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Gardening program makes backyards more wildlife friendly

January 20, 2020 Digital Media Exclusive

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Four elements are needed for certification as a Backyard Wildlife Habitat: food, water, cover and places to raise young.

The Backyard Wildlife Habitat program, sponsored by the National Wildlife Federation, wants to make sure more than just humans enjoy gardening.

The program began in 1973 and continues to provide information and resources to affect gardening that supports wildlife. It encourages American homeowners to manage their gardens and yards for wildlife.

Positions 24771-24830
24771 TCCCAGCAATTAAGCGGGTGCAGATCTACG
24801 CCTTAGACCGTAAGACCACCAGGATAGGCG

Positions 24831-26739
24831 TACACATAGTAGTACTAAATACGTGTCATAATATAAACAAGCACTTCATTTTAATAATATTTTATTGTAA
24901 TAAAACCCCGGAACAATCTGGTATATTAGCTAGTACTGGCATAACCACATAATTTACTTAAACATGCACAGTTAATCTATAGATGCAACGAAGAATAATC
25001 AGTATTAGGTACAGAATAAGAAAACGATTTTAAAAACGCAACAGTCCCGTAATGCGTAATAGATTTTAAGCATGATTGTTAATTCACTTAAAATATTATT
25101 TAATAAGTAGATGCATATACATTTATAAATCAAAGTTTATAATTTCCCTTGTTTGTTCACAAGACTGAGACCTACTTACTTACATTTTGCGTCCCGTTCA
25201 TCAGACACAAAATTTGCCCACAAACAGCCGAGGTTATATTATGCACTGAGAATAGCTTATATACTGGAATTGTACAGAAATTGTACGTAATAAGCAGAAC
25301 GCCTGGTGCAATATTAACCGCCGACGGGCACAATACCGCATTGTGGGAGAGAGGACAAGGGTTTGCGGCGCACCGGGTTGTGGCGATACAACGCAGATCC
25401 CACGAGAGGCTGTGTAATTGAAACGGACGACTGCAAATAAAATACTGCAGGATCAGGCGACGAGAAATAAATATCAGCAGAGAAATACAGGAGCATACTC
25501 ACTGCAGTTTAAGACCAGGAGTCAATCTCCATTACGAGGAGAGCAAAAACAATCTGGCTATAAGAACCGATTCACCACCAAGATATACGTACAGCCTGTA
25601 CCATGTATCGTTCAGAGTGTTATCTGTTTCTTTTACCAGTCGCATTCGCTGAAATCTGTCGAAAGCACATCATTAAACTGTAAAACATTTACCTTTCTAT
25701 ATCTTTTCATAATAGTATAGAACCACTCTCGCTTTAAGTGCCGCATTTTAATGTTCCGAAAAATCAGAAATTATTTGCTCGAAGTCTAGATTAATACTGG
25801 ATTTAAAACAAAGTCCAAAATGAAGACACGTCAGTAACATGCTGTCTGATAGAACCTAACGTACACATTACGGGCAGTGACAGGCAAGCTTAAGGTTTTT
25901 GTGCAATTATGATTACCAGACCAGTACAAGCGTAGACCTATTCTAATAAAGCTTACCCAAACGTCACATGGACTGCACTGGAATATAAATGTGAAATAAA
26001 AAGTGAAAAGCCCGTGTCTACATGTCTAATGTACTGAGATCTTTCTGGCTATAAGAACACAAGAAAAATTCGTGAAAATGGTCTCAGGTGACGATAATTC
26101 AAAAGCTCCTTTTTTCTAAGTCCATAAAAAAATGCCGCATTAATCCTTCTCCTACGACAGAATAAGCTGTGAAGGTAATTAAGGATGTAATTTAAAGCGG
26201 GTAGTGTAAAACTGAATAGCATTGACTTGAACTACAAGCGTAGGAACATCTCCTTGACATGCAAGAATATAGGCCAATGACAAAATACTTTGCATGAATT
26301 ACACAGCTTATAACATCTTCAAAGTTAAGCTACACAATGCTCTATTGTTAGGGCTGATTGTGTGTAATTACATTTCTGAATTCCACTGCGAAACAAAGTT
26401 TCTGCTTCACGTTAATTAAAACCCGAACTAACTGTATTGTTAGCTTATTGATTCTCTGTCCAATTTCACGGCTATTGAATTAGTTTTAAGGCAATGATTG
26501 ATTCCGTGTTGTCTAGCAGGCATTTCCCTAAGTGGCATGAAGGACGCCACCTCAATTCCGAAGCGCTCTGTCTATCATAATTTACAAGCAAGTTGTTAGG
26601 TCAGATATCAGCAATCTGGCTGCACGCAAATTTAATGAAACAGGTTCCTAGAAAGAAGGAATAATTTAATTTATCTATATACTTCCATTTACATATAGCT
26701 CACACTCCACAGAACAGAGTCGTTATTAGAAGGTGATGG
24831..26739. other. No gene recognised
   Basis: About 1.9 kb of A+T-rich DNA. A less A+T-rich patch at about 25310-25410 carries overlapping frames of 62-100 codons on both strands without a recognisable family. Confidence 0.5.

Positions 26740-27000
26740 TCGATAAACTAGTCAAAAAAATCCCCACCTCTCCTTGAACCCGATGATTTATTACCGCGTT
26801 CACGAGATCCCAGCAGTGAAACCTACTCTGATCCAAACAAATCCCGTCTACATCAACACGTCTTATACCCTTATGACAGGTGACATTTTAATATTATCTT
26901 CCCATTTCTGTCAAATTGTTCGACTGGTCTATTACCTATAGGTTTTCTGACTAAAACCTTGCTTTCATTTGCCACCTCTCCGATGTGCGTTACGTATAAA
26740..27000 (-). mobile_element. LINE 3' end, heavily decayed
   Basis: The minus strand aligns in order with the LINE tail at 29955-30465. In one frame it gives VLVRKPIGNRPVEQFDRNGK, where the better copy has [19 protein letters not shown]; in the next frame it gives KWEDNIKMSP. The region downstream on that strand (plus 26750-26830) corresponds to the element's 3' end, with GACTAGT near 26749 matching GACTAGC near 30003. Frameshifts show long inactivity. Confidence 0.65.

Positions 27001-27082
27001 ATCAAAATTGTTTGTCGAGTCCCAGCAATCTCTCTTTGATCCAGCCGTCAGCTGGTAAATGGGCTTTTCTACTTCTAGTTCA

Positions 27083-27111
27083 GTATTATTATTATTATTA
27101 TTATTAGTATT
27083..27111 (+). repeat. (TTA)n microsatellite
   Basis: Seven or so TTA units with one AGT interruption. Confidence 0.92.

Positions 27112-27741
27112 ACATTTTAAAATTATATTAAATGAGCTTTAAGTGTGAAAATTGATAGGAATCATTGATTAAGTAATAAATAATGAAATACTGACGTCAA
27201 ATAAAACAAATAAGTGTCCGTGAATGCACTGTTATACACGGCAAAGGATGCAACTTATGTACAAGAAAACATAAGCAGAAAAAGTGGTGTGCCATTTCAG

Maintaining healthy and diverse animal habitats and ecosystems for wildlife and insect population supports a healthy, natural world.

Agriculture depends on pollinators such as honeybees and birds that feed on pollen and nectar. Providing abundant food sources to nature results in greater harvests for backyard gardeners and commercial growers.

In addition, wildlife habitats help to preserve threatened species such as honeybees and monarch butterflies.

Four elements are needed for certification as a Backyard Wildlife Habitat: food, water, cover and places to raise young.

Food sources for wildlife are abundant. A birdfeeder is the easiest way to provide food, but a gardener can also plant berries, sunflowers and perennial flowers such as cone flowers (Echinacea purpura). Coneflowers are native perennials whose flowers and seeds draw butterflies, bees, and birds to the garden.

This is an excerpt from a story that appears in Tuesday's Butler Eagle.

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